Philosophy of Science 69 (4):606-610 (2002)
|Abstract||Bechtel and Mundale (1999) argue that multiple realizability is not plausible. They point out that neuroscientists assume that psychological traits are realized similarly in homologous brain structures and contend that a biological aspect of the brain that is relevant to neuropsychological state individuation provides evidence against multiple realizability. I argue that Bechtel and Mundale adduce the wrong sort of evidence against multiple realizability. Homologous traits do not provide relevant evidence. It is homoplasious traits of brains that can provide evidence for or against multiple realizability.|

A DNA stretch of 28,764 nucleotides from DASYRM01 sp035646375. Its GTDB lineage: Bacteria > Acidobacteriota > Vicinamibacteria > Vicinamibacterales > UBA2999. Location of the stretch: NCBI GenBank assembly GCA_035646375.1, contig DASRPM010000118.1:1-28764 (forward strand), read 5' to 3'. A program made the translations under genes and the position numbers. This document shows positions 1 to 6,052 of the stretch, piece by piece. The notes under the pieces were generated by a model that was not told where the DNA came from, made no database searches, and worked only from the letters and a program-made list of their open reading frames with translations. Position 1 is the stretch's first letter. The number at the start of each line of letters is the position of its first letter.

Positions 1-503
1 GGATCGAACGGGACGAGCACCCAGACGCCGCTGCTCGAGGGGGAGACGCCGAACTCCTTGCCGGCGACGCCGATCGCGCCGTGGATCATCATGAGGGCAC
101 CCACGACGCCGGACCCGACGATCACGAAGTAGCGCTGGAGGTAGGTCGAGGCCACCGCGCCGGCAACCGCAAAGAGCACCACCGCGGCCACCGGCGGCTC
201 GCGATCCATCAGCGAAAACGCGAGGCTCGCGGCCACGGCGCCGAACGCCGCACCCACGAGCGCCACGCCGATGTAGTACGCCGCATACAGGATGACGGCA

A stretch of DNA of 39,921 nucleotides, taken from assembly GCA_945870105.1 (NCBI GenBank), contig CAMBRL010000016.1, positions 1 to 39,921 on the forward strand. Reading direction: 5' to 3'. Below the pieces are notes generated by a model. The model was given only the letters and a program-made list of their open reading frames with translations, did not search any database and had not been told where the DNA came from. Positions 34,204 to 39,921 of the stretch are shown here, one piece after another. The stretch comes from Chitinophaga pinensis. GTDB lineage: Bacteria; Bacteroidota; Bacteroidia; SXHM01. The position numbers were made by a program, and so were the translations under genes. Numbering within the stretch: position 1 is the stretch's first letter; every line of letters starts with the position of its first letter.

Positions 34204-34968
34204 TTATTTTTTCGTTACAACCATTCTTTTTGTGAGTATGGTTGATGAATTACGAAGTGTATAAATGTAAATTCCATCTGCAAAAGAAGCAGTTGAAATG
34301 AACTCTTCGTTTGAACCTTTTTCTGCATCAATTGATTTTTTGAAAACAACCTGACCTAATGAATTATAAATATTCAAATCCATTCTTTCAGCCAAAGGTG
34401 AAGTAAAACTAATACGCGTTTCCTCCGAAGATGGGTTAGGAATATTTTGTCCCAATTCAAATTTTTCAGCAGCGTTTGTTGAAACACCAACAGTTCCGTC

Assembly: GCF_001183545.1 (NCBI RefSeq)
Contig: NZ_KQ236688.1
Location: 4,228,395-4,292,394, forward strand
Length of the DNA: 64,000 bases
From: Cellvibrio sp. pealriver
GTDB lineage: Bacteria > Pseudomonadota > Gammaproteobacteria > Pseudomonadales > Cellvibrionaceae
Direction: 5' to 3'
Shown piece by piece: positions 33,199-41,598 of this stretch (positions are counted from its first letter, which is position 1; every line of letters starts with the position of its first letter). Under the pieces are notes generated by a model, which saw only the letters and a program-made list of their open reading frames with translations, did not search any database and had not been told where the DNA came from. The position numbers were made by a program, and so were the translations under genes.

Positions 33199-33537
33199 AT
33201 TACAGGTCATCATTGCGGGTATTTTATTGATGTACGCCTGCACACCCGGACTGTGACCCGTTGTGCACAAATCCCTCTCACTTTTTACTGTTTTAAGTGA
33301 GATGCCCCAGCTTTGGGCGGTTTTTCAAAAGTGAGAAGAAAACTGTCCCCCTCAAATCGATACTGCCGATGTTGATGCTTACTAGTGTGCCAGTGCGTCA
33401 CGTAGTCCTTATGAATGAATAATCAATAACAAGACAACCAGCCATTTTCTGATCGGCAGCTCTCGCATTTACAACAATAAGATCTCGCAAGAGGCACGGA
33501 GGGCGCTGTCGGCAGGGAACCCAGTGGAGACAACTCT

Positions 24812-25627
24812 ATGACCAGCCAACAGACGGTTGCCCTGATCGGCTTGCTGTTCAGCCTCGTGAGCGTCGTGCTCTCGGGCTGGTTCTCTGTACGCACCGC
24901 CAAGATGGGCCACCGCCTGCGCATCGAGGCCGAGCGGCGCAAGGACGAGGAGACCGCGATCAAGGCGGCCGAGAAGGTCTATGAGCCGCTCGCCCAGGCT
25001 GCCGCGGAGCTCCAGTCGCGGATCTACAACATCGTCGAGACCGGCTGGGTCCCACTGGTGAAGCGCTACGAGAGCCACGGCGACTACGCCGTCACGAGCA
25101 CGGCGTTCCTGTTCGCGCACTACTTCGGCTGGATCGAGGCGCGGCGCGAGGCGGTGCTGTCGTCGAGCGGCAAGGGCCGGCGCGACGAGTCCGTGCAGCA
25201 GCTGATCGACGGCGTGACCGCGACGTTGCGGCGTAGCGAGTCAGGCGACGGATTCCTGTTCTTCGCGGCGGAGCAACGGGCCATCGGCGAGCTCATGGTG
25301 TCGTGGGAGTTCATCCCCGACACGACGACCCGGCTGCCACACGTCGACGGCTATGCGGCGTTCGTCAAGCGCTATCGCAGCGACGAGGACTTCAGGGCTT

|Keywords||Brain Multiple Neuroscience Realizability Science Bechtel, W Mundale, J|
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